If he starts to describe how terrible his wife has been to him and uses the awful marriage as justification for his behavior, try your hardest to avoid this discussion and just say, "You two need to deal with your marital problems. I'm not interested in being in the middle."
Why not tell your mother? First of all, it's not your responsibility to protect her, and who knows if she even wants to know the truth? Perhaps, she's suspected him of having affairs and she avoids dealing with it. Knowledge of an affair puts pressure on her to take action - either to get out or to get help. Doing nothing might be exactly what she wants to do. So you may not be doing her any favors by telling her and you might find yourself stepping into the middle of a bottomless pit.
I imagine by now that you've recognized that I have a certain point of view and that point of view is simply for you to do the minimum you must and no more. If you were the kind of person that could say to yourself, "This whole mess is their problem. I would rather not get involved,” then I would say, "If you're really being honest with yourself, then I agree with you." However, as I said in my opening paragraph to you, you wouldn't be sending this question if you had such as laissez faire attitude. So since you're already involved, try to keep it to the minimum and then get on with your life and let them figure out what to do with theirs.
Rabbi Yaacov Haber's Answer:
On the one hand, some very devious behavior is occurring. Your father has his ‘little secret’ which can not only ruin his own life, but has the potential to harm the lives of everyone around him. If you stay quiet, it is likely that he will become increasingly entrenched in this very unhealthy behavior pattern. Not only that, but you owe it your mother to tell her that she is being cheated on: By ignoring what you saw, you are violating your basic loyalty to the most important person in your life.
On the other hand, if you do expose your father, you will undoubtedly bring the entire marital problem into open confrontation. By forcing your father out of the closet, you run the risk of removing any chance of Shalom Bayit, domestic harmony, that may still exist.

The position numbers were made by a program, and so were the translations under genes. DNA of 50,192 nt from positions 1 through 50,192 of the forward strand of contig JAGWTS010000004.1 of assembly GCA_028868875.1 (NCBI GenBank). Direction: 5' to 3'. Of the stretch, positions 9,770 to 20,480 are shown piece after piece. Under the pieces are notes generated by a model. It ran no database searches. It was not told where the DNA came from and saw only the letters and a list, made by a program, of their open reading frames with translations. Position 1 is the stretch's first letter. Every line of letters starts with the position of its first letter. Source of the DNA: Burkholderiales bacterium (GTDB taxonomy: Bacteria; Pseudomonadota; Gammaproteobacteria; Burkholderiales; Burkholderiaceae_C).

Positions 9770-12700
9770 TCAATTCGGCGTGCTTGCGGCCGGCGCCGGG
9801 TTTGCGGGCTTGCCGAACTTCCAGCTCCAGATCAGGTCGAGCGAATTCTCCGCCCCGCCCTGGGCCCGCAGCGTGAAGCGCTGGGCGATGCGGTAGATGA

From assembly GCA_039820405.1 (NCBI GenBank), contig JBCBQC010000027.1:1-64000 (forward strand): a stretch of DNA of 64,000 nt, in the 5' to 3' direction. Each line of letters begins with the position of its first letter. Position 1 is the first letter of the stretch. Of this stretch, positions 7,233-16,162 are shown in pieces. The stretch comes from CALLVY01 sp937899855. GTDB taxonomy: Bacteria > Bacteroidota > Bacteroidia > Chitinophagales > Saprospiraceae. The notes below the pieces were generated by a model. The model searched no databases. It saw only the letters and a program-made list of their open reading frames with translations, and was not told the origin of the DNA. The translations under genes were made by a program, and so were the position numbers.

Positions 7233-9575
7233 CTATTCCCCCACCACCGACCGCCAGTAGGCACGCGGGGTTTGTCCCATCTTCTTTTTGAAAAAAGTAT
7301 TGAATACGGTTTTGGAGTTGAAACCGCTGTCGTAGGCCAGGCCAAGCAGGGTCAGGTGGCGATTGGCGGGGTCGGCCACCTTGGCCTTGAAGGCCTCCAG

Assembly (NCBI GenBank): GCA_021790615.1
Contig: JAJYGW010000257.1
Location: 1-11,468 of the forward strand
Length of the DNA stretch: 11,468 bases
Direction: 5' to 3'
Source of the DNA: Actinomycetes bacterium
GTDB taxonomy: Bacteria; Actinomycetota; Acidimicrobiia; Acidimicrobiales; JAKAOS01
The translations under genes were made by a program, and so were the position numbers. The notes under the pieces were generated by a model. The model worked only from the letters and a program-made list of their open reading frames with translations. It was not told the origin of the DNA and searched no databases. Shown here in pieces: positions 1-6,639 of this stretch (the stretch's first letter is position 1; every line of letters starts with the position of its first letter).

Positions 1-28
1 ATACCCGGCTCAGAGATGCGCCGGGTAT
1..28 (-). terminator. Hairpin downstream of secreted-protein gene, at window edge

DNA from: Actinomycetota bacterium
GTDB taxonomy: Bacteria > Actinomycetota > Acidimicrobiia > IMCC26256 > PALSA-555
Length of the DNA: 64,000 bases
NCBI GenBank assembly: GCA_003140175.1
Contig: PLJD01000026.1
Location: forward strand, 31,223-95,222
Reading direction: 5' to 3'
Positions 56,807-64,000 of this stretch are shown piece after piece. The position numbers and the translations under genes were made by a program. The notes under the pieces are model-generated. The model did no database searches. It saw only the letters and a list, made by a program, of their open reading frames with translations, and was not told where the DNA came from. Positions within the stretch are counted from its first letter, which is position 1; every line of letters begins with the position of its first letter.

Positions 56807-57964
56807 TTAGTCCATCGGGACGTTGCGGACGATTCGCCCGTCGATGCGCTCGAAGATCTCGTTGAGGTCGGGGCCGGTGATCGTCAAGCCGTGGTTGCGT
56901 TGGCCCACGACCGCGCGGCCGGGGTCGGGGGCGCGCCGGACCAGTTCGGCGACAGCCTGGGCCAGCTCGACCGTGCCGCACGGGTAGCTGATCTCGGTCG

Here is how it looks to me. You began your letter by stating, “My parents have a rocky marriage”. Why not let that be our guide?
First see if there is anything you can do to help your parents’ marriage.
Somewhat similar to the imagery of the Shofar on Rosh Hashanah, the iPhone episode was a wakeup call from Heaven. Hopefully, something can be done about your parents’ rocky marriage – but there isn’t time to waste. For the moment, forget the illicit rendezvous and let’s see if there is anything you can do to help your parents.
“Dad, I’ve been thinking. It’s no secret that you and Mom have been having a hard time together. It seems like you almost never agree on things. You both seem to be in pain and not living life to its fullest. Forgive me, but neither of you seems happy. As your son, there is not much I can do personally - it’s just not my place. However, maybe there is something you can do. Maybe there is someone out there that can help the situation. Maybe you should both go and speak with the rabbi or one of the wonderful counselors in our neighborhood. I’ve been reading a lot about it and marriages can improve.”
If over time you see that things don’t progress and, in particular, that your father is uninterested in improving the marriage, then the issue of whether to tell your mother about his affair can be reconsidered. Of course, not every marriage can be saved. Still, they are all worth a try. Don’t give up on this one just yet.
In the meantime, you will need help sorting all this out. From the moment of the iPhone revelation your conscience must be tortured. There seems to be no good options available. Your mind won’t let you ignore what you saw; your heart won’t let you reveal it. Get some help! If you are an adult hire a therapist; he or she will help you sort this out. If you are not an adult, tell your parents that their rocky marriage is driving you crazy and say simply: ‘Please get me help.’
Wishing you, and your parents, many blessings.